January/February 2006

Earthquake Predictability, Brick by Brick

”It seems probable that a very long period will elapse before another important earthquake occurs along that part of the San Andreas rift which broke in 1906; for we have seen the strains causing the slip were probably accumulating for 100 years.“ Professor Reid in his 1910 contribution to the Lawson Commission report thus anticipated why the centenary of the San Francisco earthquake would be so significant to earthquake scientists: the northern San Andreas, in decimal markers of logarithmic age, is entering a mature stage of the Reid cycle.

The south-central portion of the San Andreas reached its earthquake centenary when I was a kid (in 1957), while the southernmost stretch probably passed this milestone before Thomas Jefferson was elected president (circa 1800). Tectonic forces are inexorably tightening the springs of the San Andreas fault system. The probability that at least one of these three segments will rupture in the next 30 years is thought to lie somewhere between 35% and 70%, depending on how you interpret the paleoseismic data and other constraints on the regularity of the Reid cycle.

The sedimentary basins of coastal California have become highly urbanized since the last major San Andreas earthquake. These basins are strung out along the San Andreas fault system in a natural but unfortunate geometry that funnels energy from large earthquakes into very intense, long-duration basin waves. New physics-based simulations of San Andreas earthquakes indicate that the low-frequency shaking in the urban basins could be substantially larger than previously predicted. Moreover, the strong shaking from large ruptures on subsidiary faults, such as the Puente Hills blind thrust directly beneath Los Angeles, could be even worse—in the words of one structural engineer, ”the earthquake from hell.“ A recent risk study estimated that a Puente Hills earthquake could cause 3,000 to 18,000 deaths and direct economic losses ranging from $80 billion to $250 billion. California approaches its Armageddon on a geologic fast-track, and we seismologists are getting nervous. Not everyone appears to be worried, however. In a front-page story on November 4, 2005, the Los Angeles Times reported that ”efforts to bolster earthquake safety in California have hit roadblocks at the state and local levels as memories of major temblors fade and lawmakers and business owners balk at the cost of retrofitting structures.“ In September, the governor vetoed funding for the California Seismic Safety Commission.

It is this context—the heightening risk to a sometimes indifferent society—that compels my own thinking on the troublesome topic of earthquake prediction. Despite more than a century of research, no methodology can reliably predict the locations, times, and magnitudes of potentially destructive fault ruptures on time scales of a decade or less. Many scientists question whether such predictions will ever contribute to risk reduction, even with substantial improvements in the ability to detect precursory signals, simply because the chaotic nature of brittle deformation may preclude useful short-term predictions. Most observations in well-instrumented continental regions are consistent with this view. The pessimism has been deepened by repeated cycles in which public promises that reliable predictions are just around the corner have been followed by equally public failures of specific prediction methodologies.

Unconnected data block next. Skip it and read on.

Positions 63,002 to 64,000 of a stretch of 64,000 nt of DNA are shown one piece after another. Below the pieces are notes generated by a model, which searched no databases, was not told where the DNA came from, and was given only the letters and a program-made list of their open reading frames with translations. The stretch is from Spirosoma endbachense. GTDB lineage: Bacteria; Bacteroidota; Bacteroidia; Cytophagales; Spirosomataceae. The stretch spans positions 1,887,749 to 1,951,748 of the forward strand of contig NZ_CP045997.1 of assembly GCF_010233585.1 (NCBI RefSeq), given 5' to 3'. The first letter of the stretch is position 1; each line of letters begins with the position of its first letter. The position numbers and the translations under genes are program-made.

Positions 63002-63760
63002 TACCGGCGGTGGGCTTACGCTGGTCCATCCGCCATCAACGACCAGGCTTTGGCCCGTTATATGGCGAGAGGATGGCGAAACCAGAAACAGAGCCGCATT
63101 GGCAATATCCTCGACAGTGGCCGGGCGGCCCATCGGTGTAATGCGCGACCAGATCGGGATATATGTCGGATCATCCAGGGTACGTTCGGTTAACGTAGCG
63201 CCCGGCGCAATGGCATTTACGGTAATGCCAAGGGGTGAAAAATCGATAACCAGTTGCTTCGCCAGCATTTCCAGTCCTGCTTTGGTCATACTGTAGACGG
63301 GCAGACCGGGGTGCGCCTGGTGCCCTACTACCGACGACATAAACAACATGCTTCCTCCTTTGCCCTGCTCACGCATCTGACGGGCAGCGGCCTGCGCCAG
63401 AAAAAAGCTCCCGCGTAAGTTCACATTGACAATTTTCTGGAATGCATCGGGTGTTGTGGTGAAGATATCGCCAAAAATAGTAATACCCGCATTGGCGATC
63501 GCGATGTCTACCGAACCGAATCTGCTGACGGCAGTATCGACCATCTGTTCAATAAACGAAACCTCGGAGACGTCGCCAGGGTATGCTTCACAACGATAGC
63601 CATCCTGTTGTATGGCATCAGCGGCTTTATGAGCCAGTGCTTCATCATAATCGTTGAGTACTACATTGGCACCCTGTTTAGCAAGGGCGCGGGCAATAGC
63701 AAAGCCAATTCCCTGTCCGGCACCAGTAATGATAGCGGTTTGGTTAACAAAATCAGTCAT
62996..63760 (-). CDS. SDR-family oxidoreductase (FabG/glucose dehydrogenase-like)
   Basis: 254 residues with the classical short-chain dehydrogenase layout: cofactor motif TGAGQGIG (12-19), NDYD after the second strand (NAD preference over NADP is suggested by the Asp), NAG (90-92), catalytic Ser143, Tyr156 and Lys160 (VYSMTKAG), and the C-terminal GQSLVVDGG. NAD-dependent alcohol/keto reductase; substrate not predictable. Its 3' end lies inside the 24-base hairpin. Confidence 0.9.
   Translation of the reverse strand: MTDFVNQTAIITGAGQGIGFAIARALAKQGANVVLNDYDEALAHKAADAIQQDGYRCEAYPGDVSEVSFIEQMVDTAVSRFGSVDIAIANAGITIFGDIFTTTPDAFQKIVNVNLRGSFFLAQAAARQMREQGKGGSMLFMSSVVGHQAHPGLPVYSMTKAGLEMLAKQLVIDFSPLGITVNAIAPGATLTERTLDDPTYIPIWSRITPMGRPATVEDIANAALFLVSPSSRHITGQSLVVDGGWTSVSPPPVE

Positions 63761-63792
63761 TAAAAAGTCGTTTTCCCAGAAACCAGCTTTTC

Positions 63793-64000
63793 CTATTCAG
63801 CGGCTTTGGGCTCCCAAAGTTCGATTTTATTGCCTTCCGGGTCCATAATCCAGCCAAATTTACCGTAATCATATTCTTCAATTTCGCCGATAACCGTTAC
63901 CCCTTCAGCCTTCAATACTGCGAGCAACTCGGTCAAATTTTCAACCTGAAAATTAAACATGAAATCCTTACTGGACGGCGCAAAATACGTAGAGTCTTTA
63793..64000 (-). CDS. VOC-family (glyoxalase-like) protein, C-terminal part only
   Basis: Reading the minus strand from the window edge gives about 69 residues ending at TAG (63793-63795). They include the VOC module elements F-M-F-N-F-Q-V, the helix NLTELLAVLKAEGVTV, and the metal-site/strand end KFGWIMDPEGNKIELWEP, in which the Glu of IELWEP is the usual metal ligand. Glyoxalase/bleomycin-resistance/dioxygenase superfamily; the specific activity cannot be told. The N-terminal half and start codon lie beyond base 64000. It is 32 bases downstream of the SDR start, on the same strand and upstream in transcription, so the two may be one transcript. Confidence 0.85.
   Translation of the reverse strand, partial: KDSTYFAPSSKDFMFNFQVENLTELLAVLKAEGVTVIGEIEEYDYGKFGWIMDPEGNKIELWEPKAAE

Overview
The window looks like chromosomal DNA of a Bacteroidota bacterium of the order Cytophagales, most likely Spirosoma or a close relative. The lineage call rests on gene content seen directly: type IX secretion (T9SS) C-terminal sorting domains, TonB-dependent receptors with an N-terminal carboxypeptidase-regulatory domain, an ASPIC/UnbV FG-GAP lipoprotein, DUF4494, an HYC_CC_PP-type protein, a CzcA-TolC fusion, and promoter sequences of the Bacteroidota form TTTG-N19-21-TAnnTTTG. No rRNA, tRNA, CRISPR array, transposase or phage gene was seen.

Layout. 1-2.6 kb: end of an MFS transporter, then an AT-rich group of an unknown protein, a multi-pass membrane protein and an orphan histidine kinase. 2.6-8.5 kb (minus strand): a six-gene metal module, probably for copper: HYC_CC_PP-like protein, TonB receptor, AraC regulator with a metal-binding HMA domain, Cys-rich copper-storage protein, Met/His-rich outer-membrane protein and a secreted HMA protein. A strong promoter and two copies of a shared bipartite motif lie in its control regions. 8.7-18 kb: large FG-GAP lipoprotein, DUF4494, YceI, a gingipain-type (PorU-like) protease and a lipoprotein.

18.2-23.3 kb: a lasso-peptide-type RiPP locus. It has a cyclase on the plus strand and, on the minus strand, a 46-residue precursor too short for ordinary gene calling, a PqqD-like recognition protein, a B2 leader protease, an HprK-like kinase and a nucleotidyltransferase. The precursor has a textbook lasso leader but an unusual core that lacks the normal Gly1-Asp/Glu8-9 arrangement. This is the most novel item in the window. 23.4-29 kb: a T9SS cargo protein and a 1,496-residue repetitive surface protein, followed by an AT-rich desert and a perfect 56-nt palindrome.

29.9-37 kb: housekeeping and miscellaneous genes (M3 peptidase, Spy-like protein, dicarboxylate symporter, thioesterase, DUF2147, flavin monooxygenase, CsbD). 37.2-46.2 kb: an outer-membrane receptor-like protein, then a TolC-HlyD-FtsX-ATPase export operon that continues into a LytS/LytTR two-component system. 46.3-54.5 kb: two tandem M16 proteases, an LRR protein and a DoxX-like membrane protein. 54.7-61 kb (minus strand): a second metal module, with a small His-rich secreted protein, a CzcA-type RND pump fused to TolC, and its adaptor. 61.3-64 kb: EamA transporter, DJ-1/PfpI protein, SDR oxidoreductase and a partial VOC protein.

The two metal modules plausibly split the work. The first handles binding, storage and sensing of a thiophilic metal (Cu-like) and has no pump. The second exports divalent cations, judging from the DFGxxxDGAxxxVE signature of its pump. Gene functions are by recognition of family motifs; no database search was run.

Owing to these failures, the subject has become increasingly contentious, with some pessimists openly advocating that earthquake prediction research should be abandoned. According to this view, earthquake prediction is a wild goose chase that distracts researchers, as well as the public at large, from the real task at hand: promoting long-term seismic safety. The official enthusiasm for prediction research has dropped to low levels, both here and abroad, as has the funding. For example, the National Earthquake Prediction Evaluation Council, the federal advisory body for assessing earthquake predictions, lapsed into dormancy ten years ago, and its state counterpart, the California Earthquake Prediction Evaluation Council, though still active, receives little state support, has no effective infrastructure for assessing predictions, and largely depends on volunteer efforts by its committee members.

Despite the notable lack of past success, there is clearly a resurgence of research on earthquake prediction at the grass-roots level. The optimists, often young and unjaded, are motivated by better data from seismology, geodesy, and geology; new knowledge of the physics of earthquake ruptures; and a more comprehensive understanding of how active fault systems actually work. Promising developments include:

The optimists point to observational and theoretical evidence that large-scale failures within certain fault systems may be predictable on intermediate time scales ranging from decades to years, provided that adequate knowledge about the history and present state of the system can be obtained. They note that in some tectonic environments, such as mid-ocean ridge transform faults, large earthquakes may be predictable on time scales as short as one hour in spatial windows as narrow as 30 km.